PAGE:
When an invitation to a convening at the White House arrived from the U.S. Department of Labor, Dr. Kyle Brink, assistant professor of management, accepted the opportunity to participate in a national initiative to improve diversity in the first responder workforce.
“Due to the nature of the work, public safety departments promote almost entirely from within. If there is no diversity at entry-level, it is impossible to have diversity up through the ranks and in positions of influence,” says Brink. “As a Department of Justice representative indicated during this meeting, the past several decades have shown that we can’t litigate ourselves out of this problem. More innovative and proactive solutions are needed.”
The initiative is a collaborative effort between the Department of Labor, Department of Justice, Equal Employment Opportunity Commission, White House, and International Association of Fire Fighters.
Brink, who has developed employment selection procedures for public safety units since 2003, has also served as an expert witness in several discrimination cases related to employment selection in public safety, including overseeing the development of fair and valid selection procedures for public safety departments that are under court supervision as a result of past discrimination.
As one of a handful of industry experts invited, Brink says the initial meeting, which was held at the White House in July, was designed to kick off the effort and determine some next steps.
“Agency heads expressed the importance of the issue and their commitment to it. Attendees had the opportunity to share challenges and strategies during break-out sessions,” says Brink. “We soon realized that this convening was too short and that additional meetings or other methods of soliciting input are necessary.”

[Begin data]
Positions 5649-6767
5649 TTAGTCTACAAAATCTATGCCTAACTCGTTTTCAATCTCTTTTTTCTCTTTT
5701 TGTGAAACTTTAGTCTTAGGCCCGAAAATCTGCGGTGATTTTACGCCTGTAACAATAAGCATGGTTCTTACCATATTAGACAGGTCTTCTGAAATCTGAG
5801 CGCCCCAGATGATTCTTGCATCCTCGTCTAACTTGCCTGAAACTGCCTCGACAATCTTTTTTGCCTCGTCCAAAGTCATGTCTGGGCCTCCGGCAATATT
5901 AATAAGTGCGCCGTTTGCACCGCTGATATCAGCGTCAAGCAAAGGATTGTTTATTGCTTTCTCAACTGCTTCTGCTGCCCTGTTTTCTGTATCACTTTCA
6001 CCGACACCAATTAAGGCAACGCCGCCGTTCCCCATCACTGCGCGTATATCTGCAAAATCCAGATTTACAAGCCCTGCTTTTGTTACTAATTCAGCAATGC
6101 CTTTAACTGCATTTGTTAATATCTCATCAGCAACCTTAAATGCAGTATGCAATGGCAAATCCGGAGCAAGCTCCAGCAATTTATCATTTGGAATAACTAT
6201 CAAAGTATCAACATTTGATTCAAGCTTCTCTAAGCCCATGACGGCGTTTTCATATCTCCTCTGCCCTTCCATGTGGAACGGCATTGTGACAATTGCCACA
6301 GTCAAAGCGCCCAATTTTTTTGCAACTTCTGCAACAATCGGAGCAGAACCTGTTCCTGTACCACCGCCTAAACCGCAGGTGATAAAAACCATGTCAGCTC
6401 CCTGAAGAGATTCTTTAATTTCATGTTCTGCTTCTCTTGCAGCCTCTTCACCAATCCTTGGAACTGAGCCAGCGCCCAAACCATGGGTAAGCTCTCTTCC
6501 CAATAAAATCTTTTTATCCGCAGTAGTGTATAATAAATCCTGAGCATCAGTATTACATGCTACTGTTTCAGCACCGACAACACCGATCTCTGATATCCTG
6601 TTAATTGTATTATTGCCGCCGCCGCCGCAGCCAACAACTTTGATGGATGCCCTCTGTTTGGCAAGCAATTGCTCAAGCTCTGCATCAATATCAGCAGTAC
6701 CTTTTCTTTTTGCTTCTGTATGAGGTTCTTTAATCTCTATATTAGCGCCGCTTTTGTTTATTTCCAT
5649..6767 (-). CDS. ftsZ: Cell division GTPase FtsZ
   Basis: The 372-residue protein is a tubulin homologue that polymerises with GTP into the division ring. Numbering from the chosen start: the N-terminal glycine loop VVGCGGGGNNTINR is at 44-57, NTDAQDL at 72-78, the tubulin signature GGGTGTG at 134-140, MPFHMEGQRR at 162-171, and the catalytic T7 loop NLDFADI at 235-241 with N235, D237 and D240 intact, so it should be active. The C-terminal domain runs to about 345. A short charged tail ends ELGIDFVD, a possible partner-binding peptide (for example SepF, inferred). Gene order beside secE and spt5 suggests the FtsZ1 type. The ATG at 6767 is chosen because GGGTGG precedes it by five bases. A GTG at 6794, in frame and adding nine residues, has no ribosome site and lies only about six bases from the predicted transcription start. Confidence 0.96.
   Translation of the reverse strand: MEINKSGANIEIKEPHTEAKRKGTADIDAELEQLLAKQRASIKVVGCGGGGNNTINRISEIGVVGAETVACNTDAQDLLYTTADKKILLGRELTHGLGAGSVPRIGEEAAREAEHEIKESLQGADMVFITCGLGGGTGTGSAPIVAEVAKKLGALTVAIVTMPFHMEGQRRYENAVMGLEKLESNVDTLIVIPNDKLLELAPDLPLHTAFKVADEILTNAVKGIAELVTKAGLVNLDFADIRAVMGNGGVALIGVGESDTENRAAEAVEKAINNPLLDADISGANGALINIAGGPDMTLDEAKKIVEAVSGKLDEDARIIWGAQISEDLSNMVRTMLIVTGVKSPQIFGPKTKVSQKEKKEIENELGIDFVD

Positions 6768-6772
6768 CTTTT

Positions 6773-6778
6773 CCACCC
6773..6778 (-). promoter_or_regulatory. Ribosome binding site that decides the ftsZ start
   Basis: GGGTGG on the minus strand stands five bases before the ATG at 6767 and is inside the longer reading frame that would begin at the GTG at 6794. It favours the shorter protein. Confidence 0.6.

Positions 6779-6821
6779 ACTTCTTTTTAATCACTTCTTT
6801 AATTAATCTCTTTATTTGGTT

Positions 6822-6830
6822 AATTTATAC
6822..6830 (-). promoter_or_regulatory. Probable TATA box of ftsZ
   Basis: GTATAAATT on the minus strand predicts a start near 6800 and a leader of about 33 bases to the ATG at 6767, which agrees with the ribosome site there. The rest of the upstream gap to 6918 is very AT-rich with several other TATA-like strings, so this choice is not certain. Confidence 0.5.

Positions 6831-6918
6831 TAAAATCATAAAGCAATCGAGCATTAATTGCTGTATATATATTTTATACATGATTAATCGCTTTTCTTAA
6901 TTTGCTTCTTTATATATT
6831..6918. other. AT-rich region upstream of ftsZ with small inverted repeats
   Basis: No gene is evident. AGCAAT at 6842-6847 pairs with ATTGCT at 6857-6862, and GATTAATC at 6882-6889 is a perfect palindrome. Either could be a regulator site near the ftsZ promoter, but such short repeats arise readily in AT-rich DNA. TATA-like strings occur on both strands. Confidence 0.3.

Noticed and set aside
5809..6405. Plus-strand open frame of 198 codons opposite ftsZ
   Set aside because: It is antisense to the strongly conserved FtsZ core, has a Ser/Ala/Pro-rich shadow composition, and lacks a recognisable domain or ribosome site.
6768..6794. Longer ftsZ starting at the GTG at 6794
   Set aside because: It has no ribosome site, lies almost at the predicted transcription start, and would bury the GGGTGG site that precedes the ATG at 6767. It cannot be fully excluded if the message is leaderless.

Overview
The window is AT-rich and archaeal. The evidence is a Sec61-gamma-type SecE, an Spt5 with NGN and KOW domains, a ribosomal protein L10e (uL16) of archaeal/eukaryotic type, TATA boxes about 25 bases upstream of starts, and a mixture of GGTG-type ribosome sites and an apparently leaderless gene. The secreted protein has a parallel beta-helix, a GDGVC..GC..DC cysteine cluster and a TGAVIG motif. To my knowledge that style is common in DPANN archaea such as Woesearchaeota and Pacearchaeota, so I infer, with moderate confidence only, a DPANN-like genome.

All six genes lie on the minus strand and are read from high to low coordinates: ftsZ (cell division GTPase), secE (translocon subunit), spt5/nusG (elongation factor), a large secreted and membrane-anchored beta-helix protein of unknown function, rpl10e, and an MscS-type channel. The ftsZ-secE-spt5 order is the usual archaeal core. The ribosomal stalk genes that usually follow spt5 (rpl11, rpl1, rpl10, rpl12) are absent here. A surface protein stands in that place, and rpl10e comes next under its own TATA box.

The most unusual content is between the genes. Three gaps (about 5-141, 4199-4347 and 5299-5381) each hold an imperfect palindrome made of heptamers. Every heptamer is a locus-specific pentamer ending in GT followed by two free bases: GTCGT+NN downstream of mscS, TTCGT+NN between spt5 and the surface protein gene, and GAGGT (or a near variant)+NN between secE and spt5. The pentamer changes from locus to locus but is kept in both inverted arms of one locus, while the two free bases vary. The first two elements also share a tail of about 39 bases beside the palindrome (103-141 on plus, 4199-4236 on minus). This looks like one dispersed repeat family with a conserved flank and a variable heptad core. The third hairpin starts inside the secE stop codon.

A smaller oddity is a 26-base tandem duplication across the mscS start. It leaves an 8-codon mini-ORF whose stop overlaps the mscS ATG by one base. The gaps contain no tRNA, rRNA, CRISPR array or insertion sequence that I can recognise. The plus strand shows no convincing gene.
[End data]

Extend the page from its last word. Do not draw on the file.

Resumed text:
According to Brink, the group discussed the challenges to diversity in the first-responder workforce. “This is a multifaceted issue that spans across recruitment, hiring, training, promotion, and retention.” The group identified additional barriers, including—
- Lack of knowledge in organizations for implementing the best practices related to increasing diversity.
- Lack of resources, including time, money and staff.
- State and local laws and collective bargaining agreements may present barriers in some instances.
- Because politicians are elected and chiefs are often appointed, rank and file employees sometimes lack influence.
- Some departments have cultures that maintain status quo.
- Success often depends on having a champion in a position of influence.
- Convincing others of the value of diversity.
Read more about Brink’s expertise at wmich.edu/management/directory/brink